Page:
Recruiter gives soft skills the hard sell

A Toronto-based recruiter claims to focus on the soft skills just as much as the hard by providing job candidates with surveys and scenarios designed to test their ability to fit in with potential employers.

Toronto-based Vpi, which launched a Web site earlier this week called, focuses on soft skills assessment for the simple reason that employers want to take some of the guess work out of the hiring process, said Gail Rieschi, president and CEO.

“We’ve taken a unique approach where we combined personality testing with work simulations, so we get at both the hard and the soft skills,” she said.

The companies that Vpi works with include everything from manufacturing to insurance to the music business. Vpi tailors its questions to those clients, starting with its organizational culture and only then getting into specifics of the job requirements.

“A job can vary in its demands from one org to another so we make sure . . . we know what the critical factors are,” said Rieschi.

The company has been providing these services since 1988, when Rieschi first founded Vpi, but its only in recent years that soft skills have come to the forefront.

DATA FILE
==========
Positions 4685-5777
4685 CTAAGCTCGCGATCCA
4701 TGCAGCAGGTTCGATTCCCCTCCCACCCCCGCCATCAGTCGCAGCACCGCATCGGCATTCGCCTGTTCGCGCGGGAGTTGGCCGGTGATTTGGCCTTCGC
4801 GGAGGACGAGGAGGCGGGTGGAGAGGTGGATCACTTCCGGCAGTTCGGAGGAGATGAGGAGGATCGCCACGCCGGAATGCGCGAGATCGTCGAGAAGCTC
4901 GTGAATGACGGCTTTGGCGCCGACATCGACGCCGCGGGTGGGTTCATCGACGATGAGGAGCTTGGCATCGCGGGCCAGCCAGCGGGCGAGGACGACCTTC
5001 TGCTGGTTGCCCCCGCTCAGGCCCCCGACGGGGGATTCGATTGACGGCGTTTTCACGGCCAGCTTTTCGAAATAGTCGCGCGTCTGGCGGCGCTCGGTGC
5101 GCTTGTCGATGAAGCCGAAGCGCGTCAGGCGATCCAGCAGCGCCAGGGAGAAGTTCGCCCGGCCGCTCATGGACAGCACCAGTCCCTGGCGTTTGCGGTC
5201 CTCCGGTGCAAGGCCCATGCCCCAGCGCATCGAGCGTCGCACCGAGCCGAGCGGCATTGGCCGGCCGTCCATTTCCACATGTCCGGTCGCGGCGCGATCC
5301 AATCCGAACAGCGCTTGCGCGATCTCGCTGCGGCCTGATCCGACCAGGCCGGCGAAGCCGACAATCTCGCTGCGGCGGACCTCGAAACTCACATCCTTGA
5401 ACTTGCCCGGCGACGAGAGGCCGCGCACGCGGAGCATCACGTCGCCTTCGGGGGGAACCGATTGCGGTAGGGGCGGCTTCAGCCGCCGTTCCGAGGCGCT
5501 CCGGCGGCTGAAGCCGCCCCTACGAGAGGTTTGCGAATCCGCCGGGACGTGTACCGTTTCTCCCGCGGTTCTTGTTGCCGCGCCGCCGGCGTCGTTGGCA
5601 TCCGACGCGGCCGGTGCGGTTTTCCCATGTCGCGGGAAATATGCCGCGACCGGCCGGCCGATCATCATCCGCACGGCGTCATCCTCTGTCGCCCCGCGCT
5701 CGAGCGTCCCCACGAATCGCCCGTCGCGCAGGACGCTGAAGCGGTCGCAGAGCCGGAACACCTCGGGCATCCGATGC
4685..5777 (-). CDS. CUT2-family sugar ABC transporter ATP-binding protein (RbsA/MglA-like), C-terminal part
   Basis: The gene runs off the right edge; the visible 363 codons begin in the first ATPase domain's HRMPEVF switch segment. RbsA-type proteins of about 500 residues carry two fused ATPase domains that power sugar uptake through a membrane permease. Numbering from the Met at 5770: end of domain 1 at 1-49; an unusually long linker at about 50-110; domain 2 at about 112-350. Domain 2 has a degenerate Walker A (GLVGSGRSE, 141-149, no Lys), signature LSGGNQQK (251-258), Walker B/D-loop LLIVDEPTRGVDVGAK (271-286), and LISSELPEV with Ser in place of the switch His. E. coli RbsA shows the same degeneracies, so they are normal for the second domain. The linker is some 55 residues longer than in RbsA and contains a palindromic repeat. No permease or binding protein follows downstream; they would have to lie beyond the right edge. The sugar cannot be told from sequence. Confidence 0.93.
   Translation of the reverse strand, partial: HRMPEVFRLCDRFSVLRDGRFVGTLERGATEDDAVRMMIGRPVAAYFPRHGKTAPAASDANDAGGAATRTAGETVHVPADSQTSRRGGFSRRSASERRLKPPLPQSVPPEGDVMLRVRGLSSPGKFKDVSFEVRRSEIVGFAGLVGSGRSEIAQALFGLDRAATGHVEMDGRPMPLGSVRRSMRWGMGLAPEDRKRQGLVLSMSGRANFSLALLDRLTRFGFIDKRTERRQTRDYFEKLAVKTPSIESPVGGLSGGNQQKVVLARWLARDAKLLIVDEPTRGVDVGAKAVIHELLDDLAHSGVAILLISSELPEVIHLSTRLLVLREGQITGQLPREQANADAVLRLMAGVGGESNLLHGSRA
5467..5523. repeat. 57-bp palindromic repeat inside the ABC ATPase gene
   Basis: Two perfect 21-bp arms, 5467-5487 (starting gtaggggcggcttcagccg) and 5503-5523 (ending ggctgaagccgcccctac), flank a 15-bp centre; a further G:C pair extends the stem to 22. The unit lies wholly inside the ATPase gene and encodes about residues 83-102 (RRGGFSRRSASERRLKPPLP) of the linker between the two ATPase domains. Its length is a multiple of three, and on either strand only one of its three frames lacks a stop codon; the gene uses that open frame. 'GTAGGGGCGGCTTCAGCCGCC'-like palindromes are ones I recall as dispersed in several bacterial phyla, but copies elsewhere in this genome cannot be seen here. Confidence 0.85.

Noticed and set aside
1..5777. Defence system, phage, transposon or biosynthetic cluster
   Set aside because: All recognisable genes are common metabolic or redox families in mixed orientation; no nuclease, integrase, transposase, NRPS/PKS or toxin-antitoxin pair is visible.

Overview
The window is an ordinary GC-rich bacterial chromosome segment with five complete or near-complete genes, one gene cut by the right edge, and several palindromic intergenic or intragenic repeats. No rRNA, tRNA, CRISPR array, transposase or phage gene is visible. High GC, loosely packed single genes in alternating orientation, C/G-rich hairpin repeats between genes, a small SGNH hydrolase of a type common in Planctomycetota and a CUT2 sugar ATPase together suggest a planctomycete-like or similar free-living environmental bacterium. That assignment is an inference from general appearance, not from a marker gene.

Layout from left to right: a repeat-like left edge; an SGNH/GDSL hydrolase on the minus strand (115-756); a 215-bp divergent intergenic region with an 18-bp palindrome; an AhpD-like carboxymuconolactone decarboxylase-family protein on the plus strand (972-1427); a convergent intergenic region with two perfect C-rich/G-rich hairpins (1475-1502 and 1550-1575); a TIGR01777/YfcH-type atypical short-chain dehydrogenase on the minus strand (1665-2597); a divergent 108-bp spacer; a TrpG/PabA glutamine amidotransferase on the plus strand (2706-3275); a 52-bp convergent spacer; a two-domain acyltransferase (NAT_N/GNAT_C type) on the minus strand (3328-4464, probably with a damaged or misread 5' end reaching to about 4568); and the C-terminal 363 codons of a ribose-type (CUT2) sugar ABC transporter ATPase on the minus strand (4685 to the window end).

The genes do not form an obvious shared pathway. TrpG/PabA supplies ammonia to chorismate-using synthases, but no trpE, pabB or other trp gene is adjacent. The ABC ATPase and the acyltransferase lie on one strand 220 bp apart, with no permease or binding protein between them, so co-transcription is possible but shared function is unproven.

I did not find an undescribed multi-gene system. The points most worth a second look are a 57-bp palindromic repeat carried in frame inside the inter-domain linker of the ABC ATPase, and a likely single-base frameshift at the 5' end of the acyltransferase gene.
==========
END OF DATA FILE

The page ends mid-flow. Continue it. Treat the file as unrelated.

In fact, it’s hard to overstate their importance, said Ed Chyzowski, division director for recruiter Robert Half Consulting‘s Vancouver office.

“Soft skills, realistically, are 80 per cent of getting the job. Communication is the key. Marketing yourself is probably second,” he said. Chyzowski said he’s heard of various tools to measure the soft skills of a job seeker, but nothing can replace a meeting in the flesh.

Vpi relies on a variety of procedures, said Rieschi, include one-on-one meetings, but also improvised job scenarios, where a candidate will react to a typical work situation, and tests that would measure a candidate’s ability to problem-solve.

“Rather than give the individual a three-hour job situation, we might break it down into 20 minute sections (that are targeted to specific job functions). It’s very specialized,” she said. “It really depends on what the employer is wanting us the get involved in.”

IT in particular has faced a soft skills crunch over the years and has been forced to shed the image of people hunched over desktops, banging out lines of software code in isolation.

“The swing is away from the technical geeks in the back room to the people that can implement technology,” said Paul Swinwood, president of Information and Communications Technology Council, based in Ottawa.

IT need not only to just implement an application but also explain why an application needs to be installed in the first place, he added. Mere technical skills are becoming marginalized to some degree, and are often removed to an offshore location.

Vpi offers a variety of HR functions, including reference checks, to clients in addition to the soft skills assessment. Some of its longstanding clients include public sector organizations like the Ontario Ministry of Training, Colleges and Universities.

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